Man and His Nature

This poem was presented at Southwestern Baptist Theological Seminary during a student night. As it relates to our upcoming discussions concerning the Imago Dei (image of God) and the fall of man (Genesis 3), I have decided to post it here.

The poem is arranged in thirteen stanzas and follows the progress of a year starting in summer. The thirteenth stanza was added as a hopeful yearning for the next year. By adding the last stanza, the poem is not considered cyclical but progressing. This progression marks the change in season as a means of discussing the change from man’s perfection in the garden, to his fallen state in expulsion, and finally looking forward to a state of grace.

The poem follows Genesis 2:15-4:26. In order to understand the poem well, I suggest first reading or refreshing your understanding of Genesis  2-4.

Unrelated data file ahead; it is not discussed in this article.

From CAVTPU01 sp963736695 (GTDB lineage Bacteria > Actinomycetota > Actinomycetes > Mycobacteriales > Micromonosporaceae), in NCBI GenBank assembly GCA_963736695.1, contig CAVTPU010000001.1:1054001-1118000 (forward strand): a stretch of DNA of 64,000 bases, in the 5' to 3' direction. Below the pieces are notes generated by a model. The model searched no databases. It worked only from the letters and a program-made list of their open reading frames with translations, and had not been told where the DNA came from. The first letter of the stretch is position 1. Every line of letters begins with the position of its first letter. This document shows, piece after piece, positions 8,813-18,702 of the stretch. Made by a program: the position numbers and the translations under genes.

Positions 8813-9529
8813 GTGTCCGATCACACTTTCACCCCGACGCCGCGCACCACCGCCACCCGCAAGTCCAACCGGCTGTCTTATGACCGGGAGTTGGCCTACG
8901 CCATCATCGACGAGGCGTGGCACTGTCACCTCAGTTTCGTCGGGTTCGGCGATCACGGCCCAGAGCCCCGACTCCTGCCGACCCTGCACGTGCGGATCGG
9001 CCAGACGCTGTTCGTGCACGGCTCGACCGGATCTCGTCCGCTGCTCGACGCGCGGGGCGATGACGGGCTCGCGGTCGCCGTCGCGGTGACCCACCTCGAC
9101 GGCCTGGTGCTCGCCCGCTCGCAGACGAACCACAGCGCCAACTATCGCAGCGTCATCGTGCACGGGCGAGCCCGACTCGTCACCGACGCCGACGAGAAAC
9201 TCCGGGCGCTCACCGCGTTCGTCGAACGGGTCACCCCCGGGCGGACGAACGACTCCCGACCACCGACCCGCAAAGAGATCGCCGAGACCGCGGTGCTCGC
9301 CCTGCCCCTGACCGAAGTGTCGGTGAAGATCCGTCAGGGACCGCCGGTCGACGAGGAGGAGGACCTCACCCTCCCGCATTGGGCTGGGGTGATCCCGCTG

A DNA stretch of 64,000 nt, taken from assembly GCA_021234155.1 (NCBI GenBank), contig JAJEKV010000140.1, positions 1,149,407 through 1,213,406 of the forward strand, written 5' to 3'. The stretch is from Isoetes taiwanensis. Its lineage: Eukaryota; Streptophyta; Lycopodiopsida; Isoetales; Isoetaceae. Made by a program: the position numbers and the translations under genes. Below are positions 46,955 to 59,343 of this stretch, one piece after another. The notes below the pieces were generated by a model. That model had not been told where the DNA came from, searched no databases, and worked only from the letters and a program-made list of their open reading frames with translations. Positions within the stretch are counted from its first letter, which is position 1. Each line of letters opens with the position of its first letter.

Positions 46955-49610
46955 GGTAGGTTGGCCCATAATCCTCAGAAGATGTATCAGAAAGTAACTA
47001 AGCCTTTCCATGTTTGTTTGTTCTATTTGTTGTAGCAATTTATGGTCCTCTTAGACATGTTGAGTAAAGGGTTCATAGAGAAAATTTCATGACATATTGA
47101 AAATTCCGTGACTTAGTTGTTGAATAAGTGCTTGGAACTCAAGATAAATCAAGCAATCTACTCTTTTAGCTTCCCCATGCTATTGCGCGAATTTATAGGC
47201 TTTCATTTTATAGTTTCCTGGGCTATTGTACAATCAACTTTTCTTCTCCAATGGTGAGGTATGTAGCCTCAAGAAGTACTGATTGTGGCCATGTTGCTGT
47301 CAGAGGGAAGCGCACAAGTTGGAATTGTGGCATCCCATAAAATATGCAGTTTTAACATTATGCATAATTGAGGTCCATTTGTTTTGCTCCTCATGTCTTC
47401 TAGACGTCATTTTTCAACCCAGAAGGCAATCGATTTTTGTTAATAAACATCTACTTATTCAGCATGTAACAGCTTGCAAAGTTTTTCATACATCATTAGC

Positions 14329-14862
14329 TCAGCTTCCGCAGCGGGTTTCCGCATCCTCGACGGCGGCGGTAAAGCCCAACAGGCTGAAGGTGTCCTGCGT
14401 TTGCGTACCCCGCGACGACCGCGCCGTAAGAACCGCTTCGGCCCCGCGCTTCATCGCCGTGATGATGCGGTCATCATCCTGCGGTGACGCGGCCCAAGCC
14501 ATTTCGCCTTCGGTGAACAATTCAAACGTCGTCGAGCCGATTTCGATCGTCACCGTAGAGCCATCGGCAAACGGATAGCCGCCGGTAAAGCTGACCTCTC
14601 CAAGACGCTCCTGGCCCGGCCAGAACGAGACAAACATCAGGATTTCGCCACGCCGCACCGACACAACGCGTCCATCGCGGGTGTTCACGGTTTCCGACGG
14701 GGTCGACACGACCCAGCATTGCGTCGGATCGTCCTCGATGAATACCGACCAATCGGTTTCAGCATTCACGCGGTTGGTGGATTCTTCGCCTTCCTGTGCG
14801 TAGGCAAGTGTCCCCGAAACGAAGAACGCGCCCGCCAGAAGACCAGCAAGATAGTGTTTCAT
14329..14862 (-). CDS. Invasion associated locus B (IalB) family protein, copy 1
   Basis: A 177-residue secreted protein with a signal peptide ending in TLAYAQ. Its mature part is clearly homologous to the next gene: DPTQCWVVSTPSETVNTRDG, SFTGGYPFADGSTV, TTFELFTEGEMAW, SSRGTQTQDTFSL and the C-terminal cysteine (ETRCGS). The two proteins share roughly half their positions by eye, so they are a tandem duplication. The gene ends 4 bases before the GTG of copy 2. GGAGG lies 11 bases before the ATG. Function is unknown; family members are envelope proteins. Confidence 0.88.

Man and His Nature

Man deep in summer’s trance
Sleeping in God’s shadow.
Nature in an encore dance.
New life in beauty’s meadow.

The Potter turns a new form,
Yet not from dust of clay.
Her beauty he adorned
In flesh and bone the same.

God gives away Eden’s pride.
Her cynosure unmatched.
Within the bosom of his bride
Child doubt and death are latched.

Clothed in scales of gloom,
Split tongue dripping lye,
Eden in her ever-bloom
Shutters at the Serpent’s eye.

The tree appeals to the tongue.
Its wisdom calls for taste
Lost in the viper’s song
Dust’s kingdom she embrace.

The fallen emerald hands
of the Fig tree’s autumn hue
could not hide the reprimand
nor keep man from God’s view. 

Winter casts her soul’s shroud,
Over life’s green ribbon.
Her frost bitten thumb proud
And her chilled kiss smitten.

Man strides the millennia
with sweat upon his brow,
Alone in life’s aria
With thorns upon his crown.

Eden silences her song
At the bleeding of the lamb.
The first innocent wronged
Atones the sins of man.

Summon’d by each newborn’s cry
The Pale Rider and his hearse.
Be fruitful and multiply,
God’s blessing now earth’s curse.

The celestial wheels turn.
The solstices come and go.
Two infants in the world born.
Death waits for them to grow.

Where once man was able,
Embrace his hand the cane.  

His proud feet enfeebled.
His wrath the mark of shame.

Behold now man’s nature.
Sin’s way marks tragedy.
In God’s heart our suture;
In Adam total depravity.

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